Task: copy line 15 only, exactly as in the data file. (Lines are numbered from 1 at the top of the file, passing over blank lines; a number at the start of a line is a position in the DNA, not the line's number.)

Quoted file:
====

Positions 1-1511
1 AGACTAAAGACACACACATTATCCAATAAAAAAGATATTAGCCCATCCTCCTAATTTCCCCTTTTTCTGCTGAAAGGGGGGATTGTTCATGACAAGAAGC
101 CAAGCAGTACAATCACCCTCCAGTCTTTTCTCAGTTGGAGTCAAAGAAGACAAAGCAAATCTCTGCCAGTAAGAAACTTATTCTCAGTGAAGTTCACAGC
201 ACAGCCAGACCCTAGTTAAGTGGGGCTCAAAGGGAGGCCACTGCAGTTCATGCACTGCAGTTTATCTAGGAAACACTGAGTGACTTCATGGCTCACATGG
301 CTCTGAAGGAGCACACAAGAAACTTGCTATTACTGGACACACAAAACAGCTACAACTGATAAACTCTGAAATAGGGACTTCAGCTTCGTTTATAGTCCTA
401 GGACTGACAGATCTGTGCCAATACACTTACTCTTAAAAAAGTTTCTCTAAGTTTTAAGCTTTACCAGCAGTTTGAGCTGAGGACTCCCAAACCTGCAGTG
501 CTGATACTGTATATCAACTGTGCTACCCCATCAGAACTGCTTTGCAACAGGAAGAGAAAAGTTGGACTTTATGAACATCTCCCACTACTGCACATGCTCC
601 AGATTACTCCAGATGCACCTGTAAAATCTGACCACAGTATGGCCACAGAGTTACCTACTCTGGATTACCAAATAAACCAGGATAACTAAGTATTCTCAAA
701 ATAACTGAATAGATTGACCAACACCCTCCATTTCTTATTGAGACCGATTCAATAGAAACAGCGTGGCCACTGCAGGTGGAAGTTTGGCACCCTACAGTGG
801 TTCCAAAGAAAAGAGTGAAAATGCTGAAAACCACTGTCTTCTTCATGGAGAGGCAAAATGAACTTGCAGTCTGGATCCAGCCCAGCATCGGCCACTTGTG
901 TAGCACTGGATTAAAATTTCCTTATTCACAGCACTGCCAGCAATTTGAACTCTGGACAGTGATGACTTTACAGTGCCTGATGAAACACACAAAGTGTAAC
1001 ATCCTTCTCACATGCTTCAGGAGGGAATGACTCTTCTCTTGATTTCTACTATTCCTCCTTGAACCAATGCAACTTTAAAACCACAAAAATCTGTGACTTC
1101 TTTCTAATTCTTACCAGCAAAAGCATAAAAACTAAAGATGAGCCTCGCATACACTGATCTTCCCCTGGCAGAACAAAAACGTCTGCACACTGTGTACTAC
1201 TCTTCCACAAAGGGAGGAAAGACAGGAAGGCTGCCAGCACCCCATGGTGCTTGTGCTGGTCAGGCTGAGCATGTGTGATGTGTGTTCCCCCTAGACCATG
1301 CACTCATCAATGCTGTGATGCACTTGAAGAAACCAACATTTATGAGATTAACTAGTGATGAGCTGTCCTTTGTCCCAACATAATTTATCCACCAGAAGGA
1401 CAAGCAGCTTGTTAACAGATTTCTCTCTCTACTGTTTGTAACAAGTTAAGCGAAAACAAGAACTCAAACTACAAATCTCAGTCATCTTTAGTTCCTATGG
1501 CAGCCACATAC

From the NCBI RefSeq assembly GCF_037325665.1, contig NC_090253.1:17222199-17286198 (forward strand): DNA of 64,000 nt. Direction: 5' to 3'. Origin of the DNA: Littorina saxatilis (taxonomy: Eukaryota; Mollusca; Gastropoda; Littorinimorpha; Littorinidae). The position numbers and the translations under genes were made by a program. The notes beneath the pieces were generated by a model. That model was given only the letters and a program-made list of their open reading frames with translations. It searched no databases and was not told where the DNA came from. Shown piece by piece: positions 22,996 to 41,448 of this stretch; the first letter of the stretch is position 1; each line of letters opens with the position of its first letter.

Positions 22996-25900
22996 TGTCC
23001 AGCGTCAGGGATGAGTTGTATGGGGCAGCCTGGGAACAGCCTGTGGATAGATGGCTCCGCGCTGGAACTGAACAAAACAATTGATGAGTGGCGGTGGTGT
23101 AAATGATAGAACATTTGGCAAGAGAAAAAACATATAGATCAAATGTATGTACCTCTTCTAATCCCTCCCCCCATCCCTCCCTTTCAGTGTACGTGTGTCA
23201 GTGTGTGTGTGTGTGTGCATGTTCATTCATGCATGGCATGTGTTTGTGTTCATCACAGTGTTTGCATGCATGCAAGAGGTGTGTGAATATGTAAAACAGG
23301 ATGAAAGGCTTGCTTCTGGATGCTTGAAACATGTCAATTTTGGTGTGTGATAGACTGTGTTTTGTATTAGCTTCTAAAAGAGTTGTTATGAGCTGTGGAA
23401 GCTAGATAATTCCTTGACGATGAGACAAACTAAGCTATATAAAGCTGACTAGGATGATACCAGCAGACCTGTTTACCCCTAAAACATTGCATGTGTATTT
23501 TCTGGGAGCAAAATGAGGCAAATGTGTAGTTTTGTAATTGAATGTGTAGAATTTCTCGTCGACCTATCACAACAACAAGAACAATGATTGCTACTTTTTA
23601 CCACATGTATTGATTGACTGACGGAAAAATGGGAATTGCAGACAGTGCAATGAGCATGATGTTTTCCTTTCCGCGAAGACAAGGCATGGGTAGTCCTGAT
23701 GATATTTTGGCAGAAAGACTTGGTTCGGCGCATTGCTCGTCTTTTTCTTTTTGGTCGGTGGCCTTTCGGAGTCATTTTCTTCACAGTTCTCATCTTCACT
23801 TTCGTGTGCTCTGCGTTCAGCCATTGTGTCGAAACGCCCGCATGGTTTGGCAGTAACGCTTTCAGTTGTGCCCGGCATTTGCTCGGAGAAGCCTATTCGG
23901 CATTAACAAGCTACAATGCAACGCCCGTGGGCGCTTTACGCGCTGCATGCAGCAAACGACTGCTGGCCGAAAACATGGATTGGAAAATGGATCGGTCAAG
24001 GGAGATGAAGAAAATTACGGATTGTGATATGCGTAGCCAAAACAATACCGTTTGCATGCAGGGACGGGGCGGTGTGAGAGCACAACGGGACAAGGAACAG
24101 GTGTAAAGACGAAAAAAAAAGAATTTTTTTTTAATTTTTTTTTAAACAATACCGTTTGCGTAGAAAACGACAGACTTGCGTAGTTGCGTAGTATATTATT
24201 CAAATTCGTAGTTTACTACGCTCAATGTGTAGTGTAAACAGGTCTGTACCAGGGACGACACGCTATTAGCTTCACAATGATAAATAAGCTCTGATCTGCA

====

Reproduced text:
1301 CACTCATCAATGCTGTGATGCACTTGAAGAAACCAACATTTATGAGATTAACTAGTGATGAGCTGTCCTTTGTCCCAACATAATTTATCCACCAGAAGGA